The Metropolitan Grill’s Thomas Price got some fancy new bling today when it was announced he had passed the exceptionally rigorous Court of Master Sommeliers master’s exam. The gold pin he’s now sporting signifies he’s among fewer than 200 other men and women around the world to earn the title of Master Sommelier. Nearly 600 have tried.
Before today only four other Washingtonians—Gramercy’s Greg Harrington (who also serves as chairman of the Court), Canlis and Washington Wine Commission alum Shayn Bjornholm, the Fairmont’s Joseph Linder, and Pasco’s Angelo Taverno —held the distinction of Master Sommelier.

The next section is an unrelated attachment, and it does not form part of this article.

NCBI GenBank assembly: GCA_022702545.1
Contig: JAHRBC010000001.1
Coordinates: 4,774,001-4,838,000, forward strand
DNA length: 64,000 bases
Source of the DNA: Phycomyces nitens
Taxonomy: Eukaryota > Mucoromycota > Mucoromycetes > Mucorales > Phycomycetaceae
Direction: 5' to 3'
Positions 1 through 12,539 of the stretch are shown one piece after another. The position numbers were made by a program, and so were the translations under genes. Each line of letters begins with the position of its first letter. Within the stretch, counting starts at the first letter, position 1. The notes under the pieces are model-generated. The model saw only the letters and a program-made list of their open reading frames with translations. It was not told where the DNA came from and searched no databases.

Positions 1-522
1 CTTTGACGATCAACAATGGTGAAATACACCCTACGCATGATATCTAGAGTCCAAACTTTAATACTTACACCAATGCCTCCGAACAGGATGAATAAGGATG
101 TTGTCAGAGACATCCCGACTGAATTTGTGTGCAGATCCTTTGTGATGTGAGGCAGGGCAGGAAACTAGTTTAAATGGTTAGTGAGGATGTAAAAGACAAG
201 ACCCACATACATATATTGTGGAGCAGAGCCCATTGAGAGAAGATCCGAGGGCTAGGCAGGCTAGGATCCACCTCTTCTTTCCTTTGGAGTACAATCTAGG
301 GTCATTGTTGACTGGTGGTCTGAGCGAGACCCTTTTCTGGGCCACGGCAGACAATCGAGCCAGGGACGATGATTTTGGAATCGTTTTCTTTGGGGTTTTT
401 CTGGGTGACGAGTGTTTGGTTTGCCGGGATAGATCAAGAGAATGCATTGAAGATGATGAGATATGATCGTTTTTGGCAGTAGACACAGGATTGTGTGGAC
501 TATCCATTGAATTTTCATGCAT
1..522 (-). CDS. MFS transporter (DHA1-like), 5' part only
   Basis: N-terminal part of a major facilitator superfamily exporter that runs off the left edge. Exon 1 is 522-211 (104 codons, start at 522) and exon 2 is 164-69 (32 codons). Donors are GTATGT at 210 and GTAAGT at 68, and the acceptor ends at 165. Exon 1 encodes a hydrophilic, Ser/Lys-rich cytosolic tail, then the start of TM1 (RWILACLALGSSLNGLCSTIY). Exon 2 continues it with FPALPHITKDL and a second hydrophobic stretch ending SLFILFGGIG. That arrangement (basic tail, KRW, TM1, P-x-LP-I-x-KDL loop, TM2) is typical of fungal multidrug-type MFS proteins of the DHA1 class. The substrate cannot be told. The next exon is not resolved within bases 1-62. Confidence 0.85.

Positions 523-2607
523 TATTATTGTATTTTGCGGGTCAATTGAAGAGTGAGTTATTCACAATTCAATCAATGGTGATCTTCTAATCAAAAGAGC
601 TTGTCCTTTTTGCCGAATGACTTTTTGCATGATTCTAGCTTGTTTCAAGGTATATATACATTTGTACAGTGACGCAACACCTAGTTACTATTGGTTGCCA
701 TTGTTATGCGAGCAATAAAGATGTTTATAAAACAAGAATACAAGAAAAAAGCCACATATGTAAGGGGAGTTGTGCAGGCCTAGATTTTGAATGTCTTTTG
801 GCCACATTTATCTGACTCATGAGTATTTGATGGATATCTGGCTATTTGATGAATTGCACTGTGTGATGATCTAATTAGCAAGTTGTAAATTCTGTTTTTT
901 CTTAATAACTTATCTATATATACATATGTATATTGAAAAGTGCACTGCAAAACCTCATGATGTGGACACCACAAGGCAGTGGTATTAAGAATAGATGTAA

In order to even sit for the master sommelier diploma exam, candidates must have first completed an introductory course and passed the certified and advanced sommelier exams. The master’s exam consists of three parts: an theory examination, a practical wine service examination, and a blind tasting of six wines. During the tasting, the candidate has 25 minutes to identify the vintage, grape variety(s), country, region and appellation of the wine. From 2003 to 2011, the pass rate for the exam has been as low as 3.5 percent and as high as 16 percent. Averaged out, fewer than 12 percent of candidates pass the exam.